Wolseley is prepared to sell some of its struggling units after disclosing a 34 per cent drop in interim trading profits, the company said yesterday.
The world's biggest building materials supplier, and operator of the Bath Store retail chain, said that it would cut resources to 19 of its 41 businesses, promising to sell them if they do not improve in the short-term.
The affected units include Brossette, the French plumbing business and Build Centre, a UK builders' merchant.
The move follows a review by the chief executive, Ian Meakins. "We won't delay too long if we see a business that can't perform for us in the long-term. Over time, the group's intention is to operate fewer, larger, related businesses in core geographies," he said.
Wolseley has struggled from a lack of demand during the recession. Yesterday, Mr Meakins warned that the group, which last year raised £1bn in a rights issue to help pay off some of its £3bn pile, faced an uncertain economic outlook: "Looking to the future I think the business has held up pretty well in terms of the gross margin and the cost saves coming through. Market conditions remain challenging, though we are now seeing stabilisation in many of our markets," he said.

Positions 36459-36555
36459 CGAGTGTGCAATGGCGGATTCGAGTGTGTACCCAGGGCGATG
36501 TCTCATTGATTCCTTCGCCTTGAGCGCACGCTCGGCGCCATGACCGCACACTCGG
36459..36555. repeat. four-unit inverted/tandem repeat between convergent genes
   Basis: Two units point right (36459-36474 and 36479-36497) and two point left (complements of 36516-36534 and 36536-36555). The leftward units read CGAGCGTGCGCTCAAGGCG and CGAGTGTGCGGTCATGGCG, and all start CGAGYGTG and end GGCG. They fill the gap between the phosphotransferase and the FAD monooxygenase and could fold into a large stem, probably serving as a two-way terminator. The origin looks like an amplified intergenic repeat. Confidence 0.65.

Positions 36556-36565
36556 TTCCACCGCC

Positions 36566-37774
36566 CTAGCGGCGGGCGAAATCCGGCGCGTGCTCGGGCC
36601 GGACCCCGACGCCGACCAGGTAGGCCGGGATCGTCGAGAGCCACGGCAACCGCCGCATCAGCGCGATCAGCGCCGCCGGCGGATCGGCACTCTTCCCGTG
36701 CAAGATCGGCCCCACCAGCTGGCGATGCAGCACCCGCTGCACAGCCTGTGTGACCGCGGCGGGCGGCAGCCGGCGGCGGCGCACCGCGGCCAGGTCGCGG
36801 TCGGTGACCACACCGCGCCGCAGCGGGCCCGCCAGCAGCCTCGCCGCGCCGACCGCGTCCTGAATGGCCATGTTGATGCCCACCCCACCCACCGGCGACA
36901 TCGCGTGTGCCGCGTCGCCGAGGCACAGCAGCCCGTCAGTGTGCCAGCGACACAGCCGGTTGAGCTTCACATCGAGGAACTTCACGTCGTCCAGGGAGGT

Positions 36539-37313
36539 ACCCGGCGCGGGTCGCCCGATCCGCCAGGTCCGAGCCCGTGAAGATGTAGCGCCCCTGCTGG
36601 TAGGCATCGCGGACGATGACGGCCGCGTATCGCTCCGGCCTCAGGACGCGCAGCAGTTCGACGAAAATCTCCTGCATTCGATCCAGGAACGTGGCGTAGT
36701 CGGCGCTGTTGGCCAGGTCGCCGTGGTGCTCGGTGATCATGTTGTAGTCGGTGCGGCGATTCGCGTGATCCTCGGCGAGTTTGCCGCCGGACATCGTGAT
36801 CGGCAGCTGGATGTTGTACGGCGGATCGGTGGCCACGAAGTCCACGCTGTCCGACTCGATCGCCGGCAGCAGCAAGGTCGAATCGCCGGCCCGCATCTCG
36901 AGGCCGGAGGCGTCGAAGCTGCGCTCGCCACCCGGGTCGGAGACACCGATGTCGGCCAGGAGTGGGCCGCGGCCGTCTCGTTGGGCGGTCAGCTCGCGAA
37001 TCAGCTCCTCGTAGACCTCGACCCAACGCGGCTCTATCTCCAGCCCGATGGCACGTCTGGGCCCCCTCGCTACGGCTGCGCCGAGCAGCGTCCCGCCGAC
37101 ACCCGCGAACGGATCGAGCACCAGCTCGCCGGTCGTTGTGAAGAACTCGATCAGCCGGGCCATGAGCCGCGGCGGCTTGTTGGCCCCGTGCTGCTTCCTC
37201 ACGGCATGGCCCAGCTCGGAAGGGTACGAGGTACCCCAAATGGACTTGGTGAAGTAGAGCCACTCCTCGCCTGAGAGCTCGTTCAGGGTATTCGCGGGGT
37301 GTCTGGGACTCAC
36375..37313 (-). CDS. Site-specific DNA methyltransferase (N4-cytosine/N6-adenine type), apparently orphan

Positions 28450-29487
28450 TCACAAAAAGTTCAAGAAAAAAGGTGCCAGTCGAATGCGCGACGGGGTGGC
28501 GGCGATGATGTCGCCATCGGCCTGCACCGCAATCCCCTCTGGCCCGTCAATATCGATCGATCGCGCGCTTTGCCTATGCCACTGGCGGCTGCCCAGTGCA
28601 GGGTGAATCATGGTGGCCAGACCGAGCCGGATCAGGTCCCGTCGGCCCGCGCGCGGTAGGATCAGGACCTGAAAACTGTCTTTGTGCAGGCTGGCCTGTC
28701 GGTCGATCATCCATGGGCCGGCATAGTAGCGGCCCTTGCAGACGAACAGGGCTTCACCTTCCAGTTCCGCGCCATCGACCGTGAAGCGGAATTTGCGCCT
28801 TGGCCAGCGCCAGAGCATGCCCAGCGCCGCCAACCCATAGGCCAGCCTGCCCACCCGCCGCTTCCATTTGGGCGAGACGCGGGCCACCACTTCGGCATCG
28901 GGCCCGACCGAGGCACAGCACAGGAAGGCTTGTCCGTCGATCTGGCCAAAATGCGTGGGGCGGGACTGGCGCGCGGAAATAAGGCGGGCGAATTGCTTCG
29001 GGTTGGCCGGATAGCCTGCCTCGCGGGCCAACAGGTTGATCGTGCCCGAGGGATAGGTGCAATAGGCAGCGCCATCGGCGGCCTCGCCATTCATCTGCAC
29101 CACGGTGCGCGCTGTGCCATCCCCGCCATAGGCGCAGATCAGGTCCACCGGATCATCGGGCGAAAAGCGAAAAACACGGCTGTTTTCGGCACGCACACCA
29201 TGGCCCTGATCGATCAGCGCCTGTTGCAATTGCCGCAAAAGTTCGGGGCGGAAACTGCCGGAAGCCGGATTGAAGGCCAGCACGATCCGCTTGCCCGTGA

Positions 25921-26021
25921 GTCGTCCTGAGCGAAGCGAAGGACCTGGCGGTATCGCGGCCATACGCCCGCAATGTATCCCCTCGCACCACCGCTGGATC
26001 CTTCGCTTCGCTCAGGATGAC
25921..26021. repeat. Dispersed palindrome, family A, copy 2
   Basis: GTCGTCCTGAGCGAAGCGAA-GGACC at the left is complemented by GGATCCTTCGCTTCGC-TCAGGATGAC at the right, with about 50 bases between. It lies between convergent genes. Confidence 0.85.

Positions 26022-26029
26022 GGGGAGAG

The group has already off-loaded businesses in Ireland, but Mr Meakins said that the balance sheet was strong enough to avoid forced sales. Wolseley has cut its debt to just under £1bn.